Woodward book: Trump defends downplaying risks of virus

US President Donald Trump has defended his decision to downplay the risks of Covid-19, saying his answers to journalist Bob Woodward were "proper".

Woodward, known for his reporting on the Watergate scandal, interviewed Mr Trump 18 times from December to July.

Mr Trump said in February he minimised the virus's severity to avoid panic.

He tweeted on Thursday that Woodward did not report his quotes for months. "He knew they were good and proper answers. Calm, no panic!"

Some 190,000 Americans have been recorded as dying with Covid-19 since the beginning of the pandemic.

What did Trump say?

"Bob Woodward had my quotes for many months. If he thought they were so bad or dangerous, why didn't he immediately report them in an effort to save lives?" Mr Trump said.

"Didn't he have an obligation to do so? No, because he knew they were good and proper answers. Calm, no panic!"

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The president – who is running for re-election in November – on Wednesday told reporters the Woodward book was "a political hit job".

What has Woodward said?

Woodward has been criticised for withholding the president's remarks on the pandemic, with some saying it was an unethical decision.

The journalist offered a defence in the Washington Post and Associated Press on Wednesday, saying he needed to check whether what Mr Trump told him was accurate.

"The biggest problem I had, which is always a problem with Trump, is I didn't know if it was true," Woodward told The Post.

He also said that it was important for him to tell the story by the election, telling the Associated Press: "Had I decided that my book was coming out on Christmas, the end of this year, that would have been unthinkable."

The book, Rage, will be released on 15 September.

What does the book say about Mr Trump and the virus?

Mr Trump indicated that he knew more about the severity of the illness than he had said publicly.

According to a tape of the call, Mr Trump told Woodward in February that the coronavirus was deadlier than the flu.

"It goes through the air," Mr Trump told the author on 7 February.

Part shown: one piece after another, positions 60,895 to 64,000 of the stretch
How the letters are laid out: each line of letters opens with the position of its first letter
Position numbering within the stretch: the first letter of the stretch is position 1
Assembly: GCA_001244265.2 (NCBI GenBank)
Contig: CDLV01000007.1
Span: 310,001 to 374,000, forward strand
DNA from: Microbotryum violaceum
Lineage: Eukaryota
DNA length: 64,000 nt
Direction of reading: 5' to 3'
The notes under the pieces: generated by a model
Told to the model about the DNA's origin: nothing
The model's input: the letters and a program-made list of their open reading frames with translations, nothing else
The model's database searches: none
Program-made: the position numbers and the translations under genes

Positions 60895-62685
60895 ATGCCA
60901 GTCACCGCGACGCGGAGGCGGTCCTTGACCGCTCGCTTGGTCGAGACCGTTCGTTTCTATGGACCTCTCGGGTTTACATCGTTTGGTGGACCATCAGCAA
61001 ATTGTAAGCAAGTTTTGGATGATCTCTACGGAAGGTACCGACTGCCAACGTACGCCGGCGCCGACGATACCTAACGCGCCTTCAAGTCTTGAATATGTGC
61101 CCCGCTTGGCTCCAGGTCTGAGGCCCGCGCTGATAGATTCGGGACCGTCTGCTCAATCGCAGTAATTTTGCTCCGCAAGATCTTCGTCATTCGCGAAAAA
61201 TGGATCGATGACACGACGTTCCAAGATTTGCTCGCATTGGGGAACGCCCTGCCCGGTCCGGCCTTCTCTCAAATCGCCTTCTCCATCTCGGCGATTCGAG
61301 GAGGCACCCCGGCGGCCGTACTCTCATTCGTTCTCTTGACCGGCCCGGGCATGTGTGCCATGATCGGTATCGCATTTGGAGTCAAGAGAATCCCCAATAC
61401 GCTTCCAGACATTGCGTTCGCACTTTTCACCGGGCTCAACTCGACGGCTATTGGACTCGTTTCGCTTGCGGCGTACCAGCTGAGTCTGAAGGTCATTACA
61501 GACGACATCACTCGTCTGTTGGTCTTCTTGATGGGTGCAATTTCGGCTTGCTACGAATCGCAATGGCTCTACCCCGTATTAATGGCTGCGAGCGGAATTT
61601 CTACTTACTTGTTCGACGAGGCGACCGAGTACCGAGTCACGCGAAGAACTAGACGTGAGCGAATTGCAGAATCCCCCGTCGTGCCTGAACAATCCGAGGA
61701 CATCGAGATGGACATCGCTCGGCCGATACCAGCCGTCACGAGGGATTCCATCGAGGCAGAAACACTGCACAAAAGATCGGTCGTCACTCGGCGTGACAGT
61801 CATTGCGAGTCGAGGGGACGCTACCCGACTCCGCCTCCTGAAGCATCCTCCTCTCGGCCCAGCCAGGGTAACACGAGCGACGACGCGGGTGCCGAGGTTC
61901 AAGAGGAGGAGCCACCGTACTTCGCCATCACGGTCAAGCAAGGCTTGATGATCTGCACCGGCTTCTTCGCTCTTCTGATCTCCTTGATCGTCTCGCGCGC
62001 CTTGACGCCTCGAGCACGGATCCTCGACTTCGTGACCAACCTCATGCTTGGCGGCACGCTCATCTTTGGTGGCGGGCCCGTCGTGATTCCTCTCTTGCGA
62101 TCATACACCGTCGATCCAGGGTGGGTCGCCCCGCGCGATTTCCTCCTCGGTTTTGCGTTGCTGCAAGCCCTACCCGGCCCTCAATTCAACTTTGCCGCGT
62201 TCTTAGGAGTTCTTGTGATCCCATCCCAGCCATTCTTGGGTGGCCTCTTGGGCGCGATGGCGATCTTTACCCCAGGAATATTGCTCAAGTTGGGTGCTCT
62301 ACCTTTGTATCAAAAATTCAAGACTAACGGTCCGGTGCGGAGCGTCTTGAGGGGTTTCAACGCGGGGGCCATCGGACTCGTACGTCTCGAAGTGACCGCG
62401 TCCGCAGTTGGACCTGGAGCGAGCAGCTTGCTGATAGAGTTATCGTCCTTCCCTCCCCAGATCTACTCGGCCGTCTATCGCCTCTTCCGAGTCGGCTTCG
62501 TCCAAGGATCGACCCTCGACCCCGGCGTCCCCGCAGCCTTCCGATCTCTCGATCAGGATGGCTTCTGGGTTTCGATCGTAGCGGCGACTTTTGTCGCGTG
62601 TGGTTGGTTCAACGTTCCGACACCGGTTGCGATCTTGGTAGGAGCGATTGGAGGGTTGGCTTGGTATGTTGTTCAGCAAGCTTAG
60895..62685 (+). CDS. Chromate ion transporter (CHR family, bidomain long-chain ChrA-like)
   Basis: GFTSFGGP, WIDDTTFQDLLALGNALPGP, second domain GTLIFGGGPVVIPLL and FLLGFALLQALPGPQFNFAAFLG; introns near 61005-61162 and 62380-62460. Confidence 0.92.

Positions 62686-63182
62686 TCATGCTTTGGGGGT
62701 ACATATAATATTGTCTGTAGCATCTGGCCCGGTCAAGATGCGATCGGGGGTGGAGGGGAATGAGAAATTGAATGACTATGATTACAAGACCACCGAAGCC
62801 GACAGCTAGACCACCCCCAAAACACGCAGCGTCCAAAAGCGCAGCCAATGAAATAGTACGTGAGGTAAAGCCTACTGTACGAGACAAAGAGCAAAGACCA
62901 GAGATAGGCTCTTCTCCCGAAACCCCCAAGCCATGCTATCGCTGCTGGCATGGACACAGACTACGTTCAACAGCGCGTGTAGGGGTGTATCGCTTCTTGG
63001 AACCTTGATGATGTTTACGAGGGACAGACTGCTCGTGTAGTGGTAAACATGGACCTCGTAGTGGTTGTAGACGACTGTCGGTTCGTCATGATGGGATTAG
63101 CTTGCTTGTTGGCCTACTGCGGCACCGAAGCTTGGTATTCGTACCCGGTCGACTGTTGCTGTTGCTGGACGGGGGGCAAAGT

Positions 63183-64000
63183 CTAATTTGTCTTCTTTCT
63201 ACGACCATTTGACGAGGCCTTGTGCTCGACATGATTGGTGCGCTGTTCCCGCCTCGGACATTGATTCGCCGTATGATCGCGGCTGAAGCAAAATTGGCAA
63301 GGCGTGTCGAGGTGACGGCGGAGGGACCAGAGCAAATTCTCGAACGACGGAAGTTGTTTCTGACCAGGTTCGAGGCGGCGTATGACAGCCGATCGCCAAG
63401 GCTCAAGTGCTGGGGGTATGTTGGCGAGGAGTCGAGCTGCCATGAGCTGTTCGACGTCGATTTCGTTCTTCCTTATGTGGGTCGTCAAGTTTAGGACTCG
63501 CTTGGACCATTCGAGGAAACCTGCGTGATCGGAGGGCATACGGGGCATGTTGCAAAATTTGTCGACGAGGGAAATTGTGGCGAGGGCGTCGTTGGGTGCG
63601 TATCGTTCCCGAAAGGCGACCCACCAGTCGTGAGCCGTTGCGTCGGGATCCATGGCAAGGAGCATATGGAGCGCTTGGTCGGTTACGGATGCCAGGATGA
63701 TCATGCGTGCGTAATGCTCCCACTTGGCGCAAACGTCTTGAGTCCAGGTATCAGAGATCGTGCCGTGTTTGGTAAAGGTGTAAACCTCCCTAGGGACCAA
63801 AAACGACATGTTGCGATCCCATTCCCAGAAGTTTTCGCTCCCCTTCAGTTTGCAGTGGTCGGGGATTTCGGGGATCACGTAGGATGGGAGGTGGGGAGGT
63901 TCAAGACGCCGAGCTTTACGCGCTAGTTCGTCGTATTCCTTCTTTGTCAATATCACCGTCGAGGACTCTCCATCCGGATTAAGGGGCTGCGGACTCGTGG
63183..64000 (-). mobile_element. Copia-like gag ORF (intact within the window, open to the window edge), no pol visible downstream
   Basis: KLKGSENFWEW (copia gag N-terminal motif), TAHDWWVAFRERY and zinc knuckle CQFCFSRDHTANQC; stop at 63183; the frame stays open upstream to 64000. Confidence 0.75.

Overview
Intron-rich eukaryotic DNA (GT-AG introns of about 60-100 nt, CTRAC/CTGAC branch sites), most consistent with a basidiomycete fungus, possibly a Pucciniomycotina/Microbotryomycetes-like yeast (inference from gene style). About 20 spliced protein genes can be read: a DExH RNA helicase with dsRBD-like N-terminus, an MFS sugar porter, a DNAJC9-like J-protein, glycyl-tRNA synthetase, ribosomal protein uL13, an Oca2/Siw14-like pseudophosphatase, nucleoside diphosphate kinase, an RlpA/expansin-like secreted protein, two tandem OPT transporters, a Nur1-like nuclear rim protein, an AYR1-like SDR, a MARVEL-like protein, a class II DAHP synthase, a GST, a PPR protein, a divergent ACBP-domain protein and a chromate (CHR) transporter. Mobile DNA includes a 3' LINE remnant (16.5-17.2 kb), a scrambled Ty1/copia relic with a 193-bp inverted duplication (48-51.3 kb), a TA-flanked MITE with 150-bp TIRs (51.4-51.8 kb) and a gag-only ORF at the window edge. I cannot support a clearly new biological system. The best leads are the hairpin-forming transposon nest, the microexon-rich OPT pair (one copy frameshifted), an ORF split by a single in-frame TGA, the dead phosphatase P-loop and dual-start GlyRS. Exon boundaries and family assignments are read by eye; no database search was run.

"That's always tougher than the touch. You don't have to touch things. Right? But the air, you just breathe the air and that's how it's passed.

"And so that's a very tricky one. That's a very delicate one. It's also more deadly than even your strenuous flus."

Later that month, Mr Trump promised the virus was "very much under control", and that the case count would soon be close to zero. He also publicly implied the flu was more dangerous than Covid-19.

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Speaking on Capitol Hill on 10 March, Mr Trump said: "Just stay calm. It will go away."

Nine days later, after the White House declared the pandemic a national emergency, the president told Woodward: "I wanted to always play it down. I still like playing it down, because I don't want to create a panic."

What Trump was telling Woodward v saying publicly

28 Jan: National security adviser Robert O'Brien tells the president: "This is the biggest national security threat you will face."

7 Feb: "This is deadly stuff," he tells Woodward, far more serious than the flu.

23 Feb: "We have it very much under control," President Trump tells reporters.

26 Feb: On the 15 confirmed cases at the time, he tells a briefing: "within a couple of days is going to be down to close to zero, that's a pretty good job we've done", implying that flu is far more dangerous.

27 Feb: The virus is going to "disappear", he says.

10 March: "We're doing a great job with it. And it will go away. Just stay calm. It will go away," the president says on Capitol Hill.

19 March: He tells Woodward he wanted to play it down to avoid a panic.

What else did the book reveal?

On race

Woodward writes that he brought up the Black Lives Matter protests in a conversation with the president on 19 June, suggesting that "white, privileged" people like themselves ought to work to understand how black Americans feel.

"You really drank the Kool-Aid, didn't you?" Mr Trump said. "Just listen to you."

The nationwide protests against police brutality and racism were sparked by George Floyd's death in Minnesota in May.

Mr Trump also repeated the suggestion that he had done more for African Americans than any president aside from Abraham Lincoln, who abolished slavery.

Later, on 8 July, Mr Trump again reiterated that he had "done a tremendous amount for the black community" but was "not feeling any love".

The Washington Post also cited an interview where Woodward asked the president about whether America has systemic racism.

Mr Trump said while these problems exist everywhere, "I think probably less here than most places, or less here than many places".

The president also acknowledged racism affected the lives of people in the US, saying it was "unfortunate".

On North Korea

Woodward's book also cites dozens of letters between Mr Trump and North Korea's Kim Jong-un. In the letters, filled with flowery laRead More – Source